As the vaccination roll-out continues, there is one community who are afraid to enquire about getting access to the vaccine: undocumented migrants.
It is estimated that up to 20,000 undocumented people are living here, with many of them working across a range of sectors.
Newstalk's Josh Crosbie has been speaking with two Filipino women, who work as carers in Ireland.
One woman, Chello, told Newstalk Breakfast: "I've never been in the GP since 2015, because I'm kind of afraid to go there - that fear is on my mind all the time."
Another woman, Sonia who moved to Ireland in 2008, said: "You will feel unsafe at times; you will be thinking that one agency of the Government is straight away connected to the immigration.
"That's our fear, that's really playing in our head."
Sonia said there have been many times she did not seek medical treatment owing to her visa status.
"I have a PPS number but I didn't have my working visa... being undocumented, you would still be afraid if they would ask you your name.
"And then you might be thinking 'What if they were asking me with my status here - would they report me straight away to the immigration?'".
Sonia said she "of course" wants the vaccine, if for no other reason to protect the people she is working with.
"The thing is I wanted to have the vaccine because with my job - my lady is fully vaccinated - I don't want to spread it, I don't want to give it to my lady.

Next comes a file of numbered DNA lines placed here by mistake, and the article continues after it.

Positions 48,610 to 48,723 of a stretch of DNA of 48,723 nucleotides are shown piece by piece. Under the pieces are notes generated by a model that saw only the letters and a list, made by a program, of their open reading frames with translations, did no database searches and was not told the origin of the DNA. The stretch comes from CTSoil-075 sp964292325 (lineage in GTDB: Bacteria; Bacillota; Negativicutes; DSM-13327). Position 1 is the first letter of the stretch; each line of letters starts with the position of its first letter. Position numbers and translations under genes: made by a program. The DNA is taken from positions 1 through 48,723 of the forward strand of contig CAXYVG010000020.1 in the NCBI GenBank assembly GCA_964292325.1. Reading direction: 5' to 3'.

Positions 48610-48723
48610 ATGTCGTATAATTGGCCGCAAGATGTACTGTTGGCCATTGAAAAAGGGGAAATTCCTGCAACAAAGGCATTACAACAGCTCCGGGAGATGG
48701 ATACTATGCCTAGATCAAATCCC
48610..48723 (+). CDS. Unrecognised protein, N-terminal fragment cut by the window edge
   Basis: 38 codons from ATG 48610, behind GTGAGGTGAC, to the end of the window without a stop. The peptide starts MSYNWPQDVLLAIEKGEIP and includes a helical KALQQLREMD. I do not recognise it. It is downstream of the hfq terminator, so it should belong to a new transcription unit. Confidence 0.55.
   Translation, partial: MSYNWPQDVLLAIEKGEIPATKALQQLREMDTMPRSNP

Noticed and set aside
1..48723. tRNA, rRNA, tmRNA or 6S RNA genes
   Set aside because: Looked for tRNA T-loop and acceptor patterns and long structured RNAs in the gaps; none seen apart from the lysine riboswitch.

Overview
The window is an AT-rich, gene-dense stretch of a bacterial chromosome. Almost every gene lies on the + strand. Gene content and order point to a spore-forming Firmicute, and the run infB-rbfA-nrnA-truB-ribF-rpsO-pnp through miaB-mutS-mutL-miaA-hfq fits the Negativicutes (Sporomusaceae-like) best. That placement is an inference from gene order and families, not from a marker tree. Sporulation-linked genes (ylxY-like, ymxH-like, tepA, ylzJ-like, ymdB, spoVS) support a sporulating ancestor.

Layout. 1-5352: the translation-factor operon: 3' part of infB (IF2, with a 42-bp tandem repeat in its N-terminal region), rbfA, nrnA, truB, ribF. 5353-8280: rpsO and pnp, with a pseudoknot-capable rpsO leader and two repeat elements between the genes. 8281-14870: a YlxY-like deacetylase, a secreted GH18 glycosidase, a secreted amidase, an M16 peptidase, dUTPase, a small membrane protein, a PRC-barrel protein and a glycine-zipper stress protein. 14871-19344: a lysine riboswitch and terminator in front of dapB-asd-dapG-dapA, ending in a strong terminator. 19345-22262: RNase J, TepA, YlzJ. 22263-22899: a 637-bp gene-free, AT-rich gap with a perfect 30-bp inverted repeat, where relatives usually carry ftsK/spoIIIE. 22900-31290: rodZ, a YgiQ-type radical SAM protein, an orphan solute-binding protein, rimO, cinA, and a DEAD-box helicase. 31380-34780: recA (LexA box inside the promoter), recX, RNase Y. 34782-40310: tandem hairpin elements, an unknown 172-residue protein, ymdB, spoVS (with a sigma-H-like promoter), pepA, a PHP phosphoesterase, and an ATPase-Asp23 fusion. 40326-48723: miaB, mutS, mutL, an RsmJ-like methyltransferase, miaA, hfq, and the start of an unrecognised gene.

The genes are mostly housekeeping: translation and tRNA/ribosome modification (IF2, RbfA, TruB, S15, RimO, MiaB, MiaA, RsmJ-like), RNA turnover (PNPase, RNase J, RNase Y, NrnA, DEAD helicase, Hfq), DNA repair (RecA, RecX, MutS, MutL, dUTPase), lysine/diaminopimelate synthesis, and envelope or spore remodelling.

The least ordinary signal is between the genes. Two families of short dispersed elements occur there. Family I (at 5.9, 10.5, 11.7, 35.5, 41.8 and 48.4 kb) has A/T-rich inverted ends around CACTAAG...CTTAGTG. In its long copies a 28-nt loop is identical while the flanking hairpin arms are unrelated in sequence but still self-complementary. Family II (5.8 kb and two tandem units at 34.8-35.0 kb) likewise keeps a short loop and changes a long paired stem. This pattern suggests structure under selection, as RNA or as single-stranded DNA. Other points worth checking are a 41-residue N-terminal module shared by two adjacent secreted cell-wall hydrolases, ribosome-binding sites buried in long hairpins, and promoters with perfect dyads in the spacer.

"I feel very accountable for the life that is entrusted in our hands".
"Even though we're undocumented, we're also essential to the community - I hope they will recognise us.
"And we're really grateful to the Minister of Justice Helen McEntee for prioritising the undocumented - maybe, though that regularisation, we will be able to achieve what we are looking forward to.
"Having the paper, we'll be able to see our family back home - we won't be afraid to go back and forth.
"Six years not being able to see my children - that's really hard - and my mom and husband, that's a long time".
'I have no choice'
Chello has lived her since 2015 and is a fellow carer. She said life under the radar can be draining.
"Because I'm undocumented when it comes to looking for work, it's limited.
"I ended up like I have no choice at all but to accept this, I don't have any demands."
She said there have been times she wanted to go to a GP, "but because of the fear I chose not to.
"The carers who come everyday to help me, they're all vaccinated - but how about me?
"I don't have any shield from the virus, so I'm worried about myself - I'm afraid to enquire about it.
"They will ask 'Where's your PPS' or whatever, and what will I show them? Nothing."
— NewstalkFM (@NewstalkFM) May 11, 2021
Minister Helen McEntee has said those who are undocumented have nothing to fear about getting the vaccine.
Mairead McDevitt is from the Migrants Rights Centre. She said even though people have been told their information will not be shared, many do not want to risk it.
"We would estimate there is between 15,000 and 20,000 undocumented people living in Ireland, including up to 3,000 children and young people.
"They work across a broad and diverse labour market... they would usually be in low-paid working conditions.
"As the two women here have highlighted, still that fear is always there in the back of their minds that if they make that call they'll somehow be found out.
"Even though we have this temporary firewall during COVID, there's no guarantee this firewall's going to be in place after COVID.
"We're really encouraging the authorities to keep this firewall in place, because access to healthcare is a basic human right that everyone should have".
Listen to the full report below: